Fungi could be a strong ally to improve crops and to make plants absorb key nutrients according to a new study conducted by researchers from the University of Leeds who have specifically analyzed the relationship between cereal plants and soil fungi.

According to the researchers, a smaller amount of fertilizers could be used by using soil fungi also in view of the climate changes that are taking place globally considering that the fertilizers themselves are one of the main causes of global carbon emissions.

Researchers studied the relationship between fungi and plants in the laboratory and noted that some fungi known as arbuscular mycorrhizae come into strong connection with the roots of cereal plants to provide the latter with significant quantities of nitrogen and phosphorus. In return, plants supply their carbohydrates in a relationship known as symbiosis.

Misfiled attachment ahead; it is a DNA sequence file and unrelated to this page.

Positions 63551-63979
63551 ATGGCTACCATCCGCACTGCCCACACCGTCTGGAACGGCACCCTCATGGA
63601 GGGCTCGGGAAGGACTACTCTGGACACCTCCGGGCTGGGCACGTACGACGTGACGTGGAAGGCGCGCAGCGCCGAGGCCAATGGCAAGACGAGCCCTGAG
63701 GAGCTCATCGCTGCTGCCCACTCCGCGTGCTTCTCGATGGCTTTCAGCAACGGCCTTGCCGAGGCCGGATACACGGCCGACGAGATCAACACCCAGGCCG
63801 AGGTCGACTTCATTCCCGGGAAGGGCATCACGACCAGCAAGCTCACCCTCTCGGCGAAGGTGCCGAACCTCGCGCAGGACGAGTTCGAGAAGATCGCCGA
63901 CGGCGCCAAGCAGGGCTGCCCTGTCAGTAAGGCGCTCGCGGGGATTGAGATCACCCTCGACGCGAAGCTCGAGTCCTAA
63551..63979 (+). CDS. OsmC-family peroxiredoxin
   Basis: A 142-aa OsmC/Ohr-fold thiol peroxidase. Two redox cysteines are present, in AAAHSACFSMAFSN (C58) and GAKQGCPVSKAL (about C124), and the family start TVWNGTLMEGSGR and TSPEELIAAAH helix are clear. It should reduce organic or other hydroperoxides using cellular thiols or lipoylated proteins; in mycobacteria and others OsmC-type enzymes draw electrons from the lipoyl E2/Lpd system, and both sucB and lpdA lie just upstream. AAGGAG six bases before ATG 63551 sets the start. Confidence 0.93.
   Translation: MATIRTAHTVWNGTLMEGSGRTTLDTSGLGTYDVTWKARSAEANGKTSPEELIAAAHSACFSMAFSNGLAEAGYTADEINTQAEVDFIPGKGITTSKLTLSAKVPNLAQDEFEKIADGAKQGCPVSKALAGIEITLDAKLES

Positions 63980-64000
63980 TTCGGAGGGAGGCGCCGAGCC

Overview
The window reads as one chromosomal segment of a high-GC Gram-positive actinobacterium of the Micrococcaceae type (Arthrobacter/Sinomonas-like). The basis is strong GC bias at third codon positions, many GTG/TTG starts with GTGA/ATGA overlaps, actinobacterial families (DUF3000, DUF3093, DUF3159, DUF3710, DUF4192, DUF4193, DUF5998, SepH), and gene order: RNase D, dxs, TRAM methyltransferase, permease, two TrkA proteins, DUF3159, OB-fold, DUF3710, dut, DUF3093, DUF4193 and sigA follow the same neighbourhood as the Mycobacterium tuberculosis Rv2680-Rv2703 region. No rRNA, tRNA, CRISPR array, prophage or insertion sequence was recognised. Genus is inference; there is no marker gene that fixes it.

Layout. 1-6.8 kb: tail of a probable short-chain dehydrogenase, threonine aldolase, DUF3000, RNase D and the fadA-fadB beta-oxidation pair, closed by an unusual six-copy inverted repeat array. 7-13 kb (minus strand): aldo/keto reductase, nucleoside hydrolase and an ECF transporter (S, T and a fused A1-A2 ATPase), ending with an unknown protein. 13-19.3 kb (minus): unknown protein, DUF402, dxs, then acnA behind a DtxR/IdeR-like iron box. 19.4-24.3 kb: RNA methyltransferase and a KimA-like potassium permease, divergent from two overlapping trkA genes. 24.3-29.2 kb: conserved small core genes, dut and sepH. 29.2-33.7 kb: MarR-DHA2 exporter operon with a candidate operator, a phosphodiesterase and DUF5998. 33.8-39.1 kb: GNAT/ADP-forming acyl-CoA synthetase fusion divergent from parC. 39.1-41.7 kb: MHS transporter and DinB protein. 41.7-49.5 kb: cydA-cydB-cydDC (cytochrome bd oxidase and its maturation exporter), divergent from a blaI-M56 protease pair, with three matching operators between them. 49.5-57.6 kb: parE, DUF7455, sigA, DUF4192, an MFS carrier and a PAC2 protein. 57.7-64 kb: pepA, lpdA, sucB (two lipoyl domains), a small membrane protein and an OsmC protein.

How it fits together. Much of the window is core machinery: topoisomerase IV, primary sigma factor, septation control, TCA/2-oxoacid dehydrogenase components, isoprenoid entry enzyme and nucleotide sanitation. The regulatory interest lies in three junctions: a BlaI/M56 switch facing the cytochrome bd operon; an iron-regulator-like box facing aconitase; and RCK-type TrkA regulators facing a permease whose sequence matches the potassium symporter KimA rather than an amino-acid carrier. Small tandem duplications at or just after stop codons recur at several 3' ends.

The study, published in Global Change Biology , speaks of mushrooms as a “valuable new tool to help ensure future food security in the face of climate and ecological crises”, as explained by Katie Field, researcher at the English University and Global Food and Environment Institute.

During the observations they made, the researchers noted that plants can supply up to 20% of the carbon they absorb from the air to the fungi in exchange for up to 80% of the phosphorus supply they need. . These mushrooms actually contribute to increasing plant growth.

According to the researchers, it is possible to develop new varieties of plants that are less dependent on fertilizers since over the past 10,000 years these plants, in particular those of cereals, have been mostly cultivated through intensive crops that have prevented the same varieties from continuing to have such close connections with soil fungi.

“We are beginning to realize that some of the crops we have tamed lack these important connections with the fungi in the soil. Our results suggest that there is real potential to breed new crop varieties that regain this lost relationship with beneficial mushrooms and improve the sustainability of future food production systems, “explains Tom Thirkell, another author of the study.

Latest posts by Helen Powell (see all)